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  • FIRST POST
    • MSE Rosie
    • By MSE Rosie 9th Jan 18, 3:15 PM
    • 67Posts
    • 34Thanks
    MSE Rosie
    Open Banking explained
    • #1
    • 9th Jan 18, 3:15 PM
    Open Banking explained 9th Jan 18 at 3:15 PM
    Hi!

    This is the discussion thread for the



    Click reply below to discuss. If you havenít already, join the forum to reply.


    Thanks folks,
Page 1
    • karld316
    • By karld316 9th Jan 18, 4:41 PM
    • 4 Posts
    • 3 Thanks
    karld316
    • #2
    • 9th Jan 18, 4:41 PM
    • #2
    • 9th Jan 18, 4:41 PM
    I will be opting out of this for all of my accounts. Protection or not, I am just not comfortable with god knows who having access to my bank details like this. This is just waiting to be abused.
    • Anthorn
    • By Anthorn 9th Jan 18, 6:38 PM
    • 3,339 Posts
    • 874 Thanks
    Anthorn
    • #3
    • 9th Jan 18, 6:38 PM
    • #3
    • 9th Jan 18, 6:38 PM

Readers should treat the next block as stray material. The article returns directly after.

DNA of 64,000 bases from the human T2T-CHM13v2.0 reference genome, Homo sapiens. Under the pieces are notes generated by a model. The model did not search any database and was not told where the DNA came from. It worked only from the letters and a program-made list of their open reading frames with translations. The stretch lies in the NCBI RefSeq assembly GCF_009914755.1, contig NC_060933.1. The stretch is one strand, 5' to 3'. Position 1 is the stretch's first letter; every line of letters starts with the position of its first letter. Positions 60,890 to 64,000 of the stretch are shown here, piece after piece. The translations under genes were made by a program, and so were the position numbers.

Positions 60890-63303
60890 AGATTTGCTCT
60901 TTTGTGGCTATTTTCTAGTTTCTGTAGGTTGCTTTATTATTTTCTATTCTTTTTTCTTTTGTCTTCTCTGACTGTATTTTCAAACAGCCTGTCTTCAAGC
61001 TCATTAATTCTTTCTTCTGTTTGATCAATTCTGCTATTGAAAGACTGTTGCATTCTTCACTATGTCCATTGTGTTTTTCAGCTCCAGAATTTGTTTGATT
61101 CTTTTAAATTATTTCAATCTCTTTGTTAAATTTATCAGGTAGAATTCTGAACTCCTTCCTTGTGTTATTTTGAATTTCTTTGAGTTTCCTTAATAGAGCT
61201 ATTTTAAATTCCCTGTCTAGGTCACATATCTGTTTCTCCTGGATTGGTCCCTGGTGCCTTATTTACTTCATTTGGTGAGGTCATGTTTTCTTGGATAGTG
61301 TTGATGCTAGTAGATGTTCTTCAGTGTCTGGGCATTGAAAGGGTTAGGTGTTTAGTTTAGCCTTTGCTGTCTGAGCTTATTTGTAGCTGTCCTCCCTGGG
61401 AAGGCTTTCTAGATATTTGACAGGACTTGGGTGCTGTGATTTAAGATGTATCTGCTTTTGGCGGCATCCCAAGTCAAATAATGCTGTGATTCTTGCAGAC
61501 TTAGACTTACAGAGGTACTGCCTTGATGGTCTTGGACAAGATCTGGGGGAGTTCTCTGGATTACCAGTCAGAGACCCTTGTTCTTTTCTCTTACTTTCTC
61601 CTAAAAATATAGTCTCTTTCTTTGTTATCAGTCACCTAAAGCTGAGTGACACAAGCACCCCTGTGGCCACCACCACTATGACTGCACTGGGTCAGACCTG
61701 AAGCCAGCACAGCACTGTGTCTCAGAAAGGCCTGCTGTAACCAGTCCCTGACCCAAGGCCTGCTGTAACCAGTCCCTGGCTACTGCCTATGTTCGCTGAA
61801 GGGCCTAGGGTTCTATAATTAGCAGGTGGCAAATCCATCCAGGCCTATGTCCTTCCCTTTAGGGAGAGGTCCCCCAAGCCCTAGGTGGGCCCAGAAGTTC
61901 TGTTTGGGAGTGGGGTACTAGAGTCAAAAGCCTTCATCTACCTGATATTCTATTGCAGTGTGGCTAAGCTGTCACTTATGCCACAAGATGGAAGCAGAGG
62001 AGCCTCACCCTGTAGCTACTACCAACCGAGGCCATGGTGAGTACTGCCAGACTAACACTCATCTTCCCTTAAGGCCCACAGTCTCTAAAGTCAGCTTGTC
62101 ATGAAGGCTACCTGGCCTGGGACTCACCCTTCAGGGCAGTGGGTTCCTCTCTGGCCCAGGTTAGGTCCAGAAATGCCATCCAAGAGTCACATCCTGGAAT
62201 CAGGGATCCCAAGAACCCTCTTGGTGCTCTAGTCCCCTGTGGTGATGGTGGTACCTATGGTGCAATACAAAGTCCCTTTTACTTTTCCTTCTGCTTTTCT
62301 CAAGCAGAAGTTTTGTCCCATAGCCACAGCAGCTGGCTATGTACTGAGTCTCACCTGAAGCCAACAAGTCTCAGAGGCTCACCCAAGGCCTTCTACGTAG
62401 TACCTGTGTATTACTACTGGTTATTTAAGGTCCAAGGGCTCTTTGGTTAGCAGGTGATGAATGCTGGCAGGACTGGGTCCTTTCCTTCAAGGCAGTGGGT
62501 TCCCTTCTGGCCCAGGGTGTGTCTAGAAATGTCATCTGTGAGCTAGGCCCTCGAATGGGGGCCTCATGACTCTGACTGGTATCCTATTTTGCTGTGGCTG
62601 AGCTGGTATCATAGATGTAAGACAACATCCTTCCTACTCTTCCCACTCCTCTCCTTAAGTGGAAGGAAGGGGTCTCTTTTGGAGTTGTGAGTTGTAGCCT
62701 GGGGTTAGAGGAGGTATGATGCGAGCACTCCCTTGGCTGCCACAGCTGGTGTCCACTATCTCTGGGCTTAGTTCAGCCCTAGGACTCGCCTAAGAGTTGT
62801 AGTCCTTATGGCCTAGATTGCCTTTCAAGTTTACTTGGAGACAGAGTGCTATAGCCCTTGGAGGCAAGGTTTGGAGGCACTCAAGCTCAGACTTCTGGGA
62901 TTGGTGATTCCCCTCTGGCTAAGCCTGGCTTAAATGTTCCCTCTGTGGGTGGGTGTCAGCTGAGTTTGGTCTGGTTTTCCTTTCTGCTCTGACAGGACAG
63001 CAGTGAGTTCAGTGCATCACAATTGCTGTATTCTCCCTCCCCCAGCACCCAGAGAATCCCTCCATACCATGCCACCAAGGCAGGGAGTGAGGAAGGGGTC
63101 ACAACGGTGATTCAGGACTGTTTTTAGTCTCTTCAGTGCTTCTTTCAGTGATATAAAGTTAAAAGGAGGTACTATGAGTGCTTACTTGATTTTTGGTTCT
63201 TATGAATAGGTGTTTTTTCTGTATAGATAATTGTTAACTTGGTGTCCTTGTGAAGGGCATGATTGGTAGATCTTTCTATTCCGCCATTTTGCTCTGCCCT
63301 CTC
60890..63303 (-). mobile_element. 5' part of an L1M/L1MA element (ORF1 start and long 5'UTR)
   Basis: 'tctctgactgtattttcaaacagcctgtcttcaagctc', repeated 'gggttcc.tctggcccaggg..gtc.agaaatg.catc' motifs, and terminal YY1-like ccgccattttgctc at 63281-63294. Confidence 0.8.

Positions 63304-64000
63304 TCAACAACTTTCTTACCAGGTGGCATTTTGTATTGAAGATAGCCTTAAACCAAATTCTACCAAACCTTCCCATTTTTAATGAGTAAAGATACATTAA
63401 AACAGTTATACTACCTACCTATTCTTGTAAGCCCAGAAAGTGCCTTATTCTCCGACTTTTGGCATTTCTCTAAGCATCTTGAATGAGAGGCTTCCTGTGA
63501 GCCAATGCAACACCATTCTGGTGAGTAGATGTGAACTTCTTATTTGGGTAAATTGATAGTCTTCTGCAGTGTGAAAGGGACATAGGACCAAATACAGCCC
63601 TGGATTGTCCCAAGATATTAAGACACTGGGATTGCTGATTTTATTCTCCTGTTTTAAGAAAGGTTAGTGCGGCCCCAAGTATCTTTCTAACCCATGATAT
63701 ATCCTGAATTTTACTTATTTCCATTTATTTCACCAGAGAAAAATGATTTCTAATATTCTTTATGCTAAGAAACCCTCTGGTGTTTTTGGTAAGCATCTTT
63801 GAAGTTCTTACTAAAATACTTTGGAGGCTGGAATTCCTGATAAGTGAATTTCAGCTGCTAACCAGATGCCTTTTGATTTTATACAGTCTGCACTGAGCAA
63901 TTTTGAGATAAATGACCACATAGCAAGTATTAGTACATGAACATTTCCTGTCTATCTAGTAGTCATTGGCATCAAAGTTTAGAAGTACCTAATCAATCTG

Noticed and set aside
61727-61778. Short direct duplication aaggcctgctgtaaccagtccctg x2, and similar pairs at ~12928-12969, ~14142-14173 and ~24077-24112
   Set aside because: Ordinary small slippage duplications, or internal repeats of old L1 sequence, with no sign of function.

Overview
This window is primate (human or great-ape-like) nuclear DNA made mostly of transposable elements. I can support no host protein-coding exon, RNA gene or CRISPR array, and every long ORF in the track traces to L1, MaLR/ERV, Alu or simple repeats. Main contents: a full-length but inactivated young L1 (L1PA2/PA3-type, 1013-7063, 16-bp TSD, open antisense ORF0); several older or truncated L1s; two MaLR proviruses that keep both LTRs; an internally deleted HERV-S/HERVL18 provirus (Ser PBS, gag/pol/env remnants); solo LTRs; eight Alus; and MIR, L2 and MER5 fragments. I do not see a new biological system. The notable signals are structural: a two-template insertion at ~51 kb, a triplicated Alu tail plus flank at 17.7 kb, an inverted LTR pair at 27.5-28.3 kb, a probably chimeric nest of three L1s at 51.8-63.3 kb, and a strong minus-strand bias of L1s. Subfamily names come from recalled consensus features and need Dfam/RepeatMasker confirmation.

I will be opting out of this for all of my accounts. Protection or not, I am just not comfortable with god knows who having access to my bank details like this. This is just waiting to be abused.
    Originally posted by karld316
    Probably a case of the splitting of hairs but if my understanding of Open Banking is correct and I think it is, you don't opt out, you opt in by entering into an agreement with a third party to share your data. The ability to share data and therefore Open Banking itself will already be present on all accounts if it isn't already there. The alternative would be for banks to add the software to individual accounts as needed: A lot of work I'd say.
    • eskbanker
    • By eskbanker 9th Jan 18, 7:15 PM
    • 6,042 Posts
    • 6,046 Thanks
    eskbanker
    • #4
    • 9th Jan 18, 7:15 PM
    • #4
    • 9th Jan 18, 7:15 PM